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Evaluating Changes in the Prevalence of the Autism Spectrum Disorders (ASDs)

Overview of attention for article published in Public Health Reviews, November 2012
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About this Attention Score

  • In the top 25% of all research outputs scored by Altmetric
  • Among the highest-scoring outputs from this source (#40 of 198)
  • High Attention Score compared to outputs of the same age (88th percentile)

Mentioned by

1 news outlet
6 tweeters


96 Dimensions

Readers on

168 Mendeley
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Evaluating Changes in the Prevalence of the Autism Spectrum Disorders (ASDs)
Published in
Public Health Reviews, November 2012
DOI 10.1007/bf03391685
Pubmed ID

Catherine E. Rice, Michael Rosanoff, Geraldine Dawson, Maureen S. Durkin, Lisa A. Croen, Alison Singer, Marshalyn Yeargin-Allsopp


Autism spectrum disorders (ASDs) are estimated to occur among about one percent of children in the United States. This estimate is in line with estimates from other industrialized countries. However, the identified prevalence of ASDs has increased significantly in a short time period based on data from multiple studies including the U.S. Centers for Disease Control and Prevention's (CDC) Autism and Developmental Disabilities Monitoring (ADDM) Network. Whether increases in ASD prevalence are partly attributable to a true increase in the risk of developing ASD or solely to changes in community awareness and identification patterns is not known. It is clear that more children are identified with an ASD now than in the past and the impact on individuals, families, and communities is significant. However, disentangling the many potential reasons for ASD prevalence increases has been challenging. Understanding the relative contribution of multiple factors such as variation in study methods, changes in diagnostic and community identification, and potential changes in risk factors is an important priority for the ADDM Network and for CDC. This article summarizes the discussion from a workshop that was co-sponsored by CDC and Autism Speaks as a forum for sharing knowledge and opinions of a diverse range of stakeholders about changes in ASD prevalence. Panelists discussed recommendations for building on existing infrastructure and developing new initiatives to better understand ASD trends. The information, research, and opinions shared during this workshop add to the knowledge base about ASD prevalence in an effort to stimulate further work to understand the multiple reasons behind increasing ASD prevalence.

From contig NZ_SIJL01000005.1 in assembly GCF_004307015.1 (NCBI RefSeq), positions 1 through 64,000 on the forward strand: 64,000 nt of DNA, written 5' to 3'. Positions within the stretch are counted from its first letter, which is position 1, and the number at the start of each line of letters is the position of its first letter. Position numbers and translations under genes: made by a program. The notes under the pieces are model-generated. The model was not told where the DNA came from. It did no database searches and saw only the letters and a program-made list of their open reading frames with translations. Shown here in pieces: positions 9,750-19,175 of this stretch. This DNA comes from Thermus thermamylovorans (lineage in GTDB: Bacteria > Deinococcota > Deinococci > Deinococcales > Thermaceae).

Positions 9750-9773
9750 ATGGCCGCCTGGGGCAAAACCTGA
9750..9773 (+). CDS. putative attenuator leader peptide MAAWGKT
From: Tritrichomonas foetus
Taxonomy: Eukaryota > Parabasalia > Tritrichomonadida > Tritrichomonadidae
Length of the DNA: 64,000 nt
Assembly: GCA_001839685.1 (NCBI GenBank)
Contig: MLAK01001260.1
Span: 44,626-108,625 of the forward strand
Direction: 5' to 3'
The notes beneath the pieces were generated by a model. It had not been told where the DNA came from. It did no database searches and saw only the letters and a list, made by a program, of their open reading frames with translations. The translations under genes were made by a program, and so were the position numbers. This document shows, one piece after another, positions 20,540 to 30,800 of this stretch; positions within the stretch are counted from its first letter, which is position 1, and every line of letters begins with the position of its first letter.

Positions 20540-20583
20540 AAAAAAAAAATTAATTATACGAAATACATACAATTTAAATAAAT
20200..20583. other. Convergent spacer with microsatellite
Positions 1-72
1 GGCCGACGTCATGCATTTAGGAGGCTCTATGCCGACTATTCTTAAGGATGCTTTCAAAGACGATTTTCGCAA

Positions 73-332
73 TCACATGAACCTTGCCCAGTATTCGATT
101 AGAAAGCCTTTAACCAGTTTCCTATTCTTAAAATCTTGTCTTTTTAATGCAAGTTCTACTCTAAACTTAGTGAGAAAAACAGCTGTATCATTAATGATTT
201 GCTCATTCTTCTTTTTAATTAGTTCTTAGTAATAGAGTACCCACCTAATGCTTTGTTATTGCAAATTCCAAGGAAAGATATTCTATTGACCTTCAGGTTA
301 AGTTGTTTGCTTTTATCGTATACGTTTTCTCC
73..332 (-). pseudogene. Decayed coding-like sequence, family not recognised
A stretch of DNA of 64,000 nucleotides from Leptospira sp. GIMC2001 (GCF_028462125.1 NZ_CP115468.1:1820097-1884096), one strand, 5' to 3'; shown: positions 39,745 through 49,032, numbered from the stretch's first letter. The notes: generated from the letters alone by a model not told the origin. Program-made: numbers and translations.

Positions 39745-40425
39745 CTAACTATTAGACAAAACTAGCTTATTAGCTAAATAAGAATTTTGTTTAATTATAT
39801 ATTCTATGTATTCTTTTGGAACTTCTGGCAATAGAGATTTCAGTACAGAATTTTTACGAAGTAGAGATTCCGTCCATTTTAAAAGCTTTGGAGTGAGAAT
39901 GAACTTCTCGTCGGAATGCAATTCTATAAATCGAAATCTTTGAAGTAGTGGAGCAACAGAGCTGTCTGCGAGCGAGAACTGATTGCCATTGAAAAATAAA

Twitter Demographics

The data shown below were collected from the profiles of 6 tweeters who shared this research output. Click here to find out more about how the information was compiled.

Mendeley readers

The data shown below were compiled from readership statistics for 168 Mendeley readers of this research output. Click here to see the associated Mendeley record.

Geographical breakdown

Country Count As %
United States 2 1%
Australia 2 1%
Canada 1 <1%
Unknown 163 97%

Demographic breakdown

Readers by professional status Count As %
Student > Master 27 16%
Student > Ph. D. Student 27 16%
Student > Bachelor 24 14%
Researcher 21 13%
Student > Doctoral Student 20 12%
Other 31 18%
Unknown 18 11%
Readers by discipline Count As %
Psychology 46 27%
Medicine and Dentistry 27 16%
Social Sciences 14 8%
Nursing and Health Professions 11 7%
Agricultural and Biological Sciences 10 6%
Other 35 21%
Unknown 25 15%

Attention Score in Context

This research output has an Altmetric Attention Score of 16. This is our high-level measure of the quality and quantity of online attention that it has received. This Attention Score, as well as the ranking and number of research outputs shown below, was calculated when the research output was last mentioned on 14 August 2021.
All research outputs
of 18,873,384 outputs
Outputs from Public Health Reviews
of 198 outputs
Outputs of similar age
of 274,407 outputs
Outputs of similar age from Public Health Reviews
of 1 outputs
Altmetric has tracked 18,873,384 research outputs across all sources so far. Compared to these this one has done particularly well and is in the 91st percentile: it's in the top 10% of all research outputs ever tracked by Altmetric.
So far Altmetric has tracked 198 research outputs from this source. They typically receive a lot more attention than average, with a mean Attention Score of 17.6. This one has done well, scoring higher than 79% of its peers.
Older research outputs will score higher simply because they've had more time to accumulate mentions. To account for age we can compare this Altmetric Attention Score to the 274,407 tracked outputs that were published within six weeks on either side of this one in any source. This one has done well, scoring higher than 88% of its contemporaries.
We're also able to compare this research output to 1 others from the same source and published within six weeks on either side of this one. This one has scored higher than all of them